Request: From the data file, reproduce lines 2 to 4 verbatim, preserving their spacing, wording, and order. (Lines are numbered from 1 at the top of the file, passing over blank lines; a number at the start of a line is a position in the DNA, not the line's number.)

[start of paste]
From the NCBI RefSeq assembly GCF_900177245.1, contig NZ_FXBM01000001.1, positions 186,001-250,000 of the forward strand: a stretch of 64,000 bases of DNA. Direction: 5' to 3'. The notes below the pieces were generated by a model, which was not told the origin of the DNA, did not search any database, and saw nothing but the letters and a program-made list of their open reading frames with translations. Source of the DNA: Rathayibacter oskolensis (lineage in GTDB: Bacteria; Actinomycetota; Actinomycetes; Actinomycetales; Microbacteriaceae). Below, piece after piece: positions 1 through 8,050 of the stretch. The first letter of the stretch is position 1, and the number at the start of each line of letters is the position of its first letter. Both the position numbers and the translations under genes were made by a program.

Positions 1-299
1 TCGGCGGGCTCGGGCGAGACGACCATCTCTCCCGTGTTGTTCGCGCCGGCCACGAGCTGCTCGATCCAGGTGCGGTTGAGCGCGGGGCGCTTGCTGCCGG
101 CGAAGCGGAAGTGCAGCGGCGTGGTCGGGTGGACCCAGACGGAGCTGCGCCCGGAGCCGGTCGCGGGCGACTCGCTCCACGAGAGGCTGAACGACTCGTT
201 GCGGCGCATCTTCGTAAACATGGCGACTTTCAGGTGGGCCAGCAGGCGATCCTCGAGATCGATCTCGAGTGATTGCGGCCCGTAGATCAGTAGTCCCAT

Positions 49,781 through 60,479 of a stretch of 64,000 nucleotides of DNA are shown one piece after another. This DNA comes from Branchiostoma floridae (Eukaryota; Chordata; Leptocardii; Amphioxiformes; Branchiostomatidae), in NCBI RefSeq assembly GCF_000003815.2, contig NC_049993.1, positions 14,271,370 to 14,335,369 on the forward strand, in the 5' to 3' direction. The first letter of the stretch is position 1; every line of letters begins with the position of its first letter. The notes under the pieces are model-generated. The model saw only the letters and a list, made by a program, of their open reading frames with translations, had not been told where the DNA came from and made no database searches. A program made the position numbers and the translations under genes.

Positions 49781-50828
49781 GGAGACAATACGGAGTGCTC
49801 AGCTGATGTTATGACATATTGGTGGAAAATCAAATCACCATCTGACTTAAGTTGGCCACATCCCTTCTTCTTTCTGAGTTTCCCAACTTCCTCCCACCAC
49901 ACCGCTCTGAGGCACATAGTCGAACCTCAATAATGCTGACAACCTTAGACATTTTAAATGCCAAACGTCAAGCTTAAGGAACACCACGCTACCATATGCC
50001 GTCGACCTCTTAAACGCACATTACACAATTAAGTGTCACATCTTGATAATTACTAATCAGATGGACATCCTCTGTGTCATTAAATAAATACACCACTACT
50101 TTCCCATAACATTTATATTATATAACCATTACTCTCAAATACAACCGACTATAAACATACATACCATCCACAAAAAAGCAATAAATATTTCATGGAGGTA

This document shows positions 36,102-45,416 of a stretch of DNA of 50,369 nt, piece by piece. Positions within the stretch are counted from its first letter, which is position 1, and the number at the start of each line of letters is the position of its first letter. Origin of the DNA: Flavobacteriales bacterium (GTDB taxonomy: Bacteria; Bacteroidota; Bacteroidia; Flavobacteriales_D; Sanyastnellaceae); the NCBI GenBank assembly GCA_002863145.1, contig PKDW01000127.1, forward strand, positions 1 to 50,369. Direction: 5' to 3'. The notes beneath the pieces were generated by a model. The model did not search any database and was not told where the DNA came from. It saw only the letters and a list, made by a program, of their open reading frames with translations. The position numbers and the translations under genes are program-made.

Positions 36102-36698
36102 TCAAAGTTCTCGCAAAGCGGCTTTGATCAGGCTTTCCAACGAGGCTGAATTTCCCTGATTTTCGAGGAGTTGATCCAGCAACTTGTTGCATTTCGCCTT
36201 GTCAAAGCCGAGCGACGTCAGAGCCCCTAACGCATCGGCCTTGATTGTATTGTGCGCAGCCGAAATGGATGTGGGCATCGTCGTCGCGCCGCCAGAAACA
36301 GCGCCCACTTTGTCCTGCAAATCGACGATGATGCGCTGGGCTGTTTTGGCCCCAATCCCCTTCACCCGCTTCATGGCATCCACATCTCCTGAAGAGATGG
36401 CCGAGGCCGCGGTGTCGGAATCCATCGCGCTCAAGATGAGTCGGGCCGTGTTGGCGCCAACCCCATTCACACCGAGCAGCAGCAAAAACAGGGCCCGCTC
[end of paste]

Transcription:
Positions 1-299
1 TCGGCGGGCTCGGGCGAGACGACCATCTCTCCCGTGTTGTTCGCGCCGGCCACGAGCTGCTCGATCCAGGTGCGGTTGAGCGCGGGGCGCTTGCTGCCGG
101 CGAAGCGGAAGTGCAGCGGCGTGGTCGGGTGGACCCAGACGGAGCTGCGCCCGGAGCCGGTCGCGGGCGACTCGCTCCACGAGAGGCTGAACGACTCGTT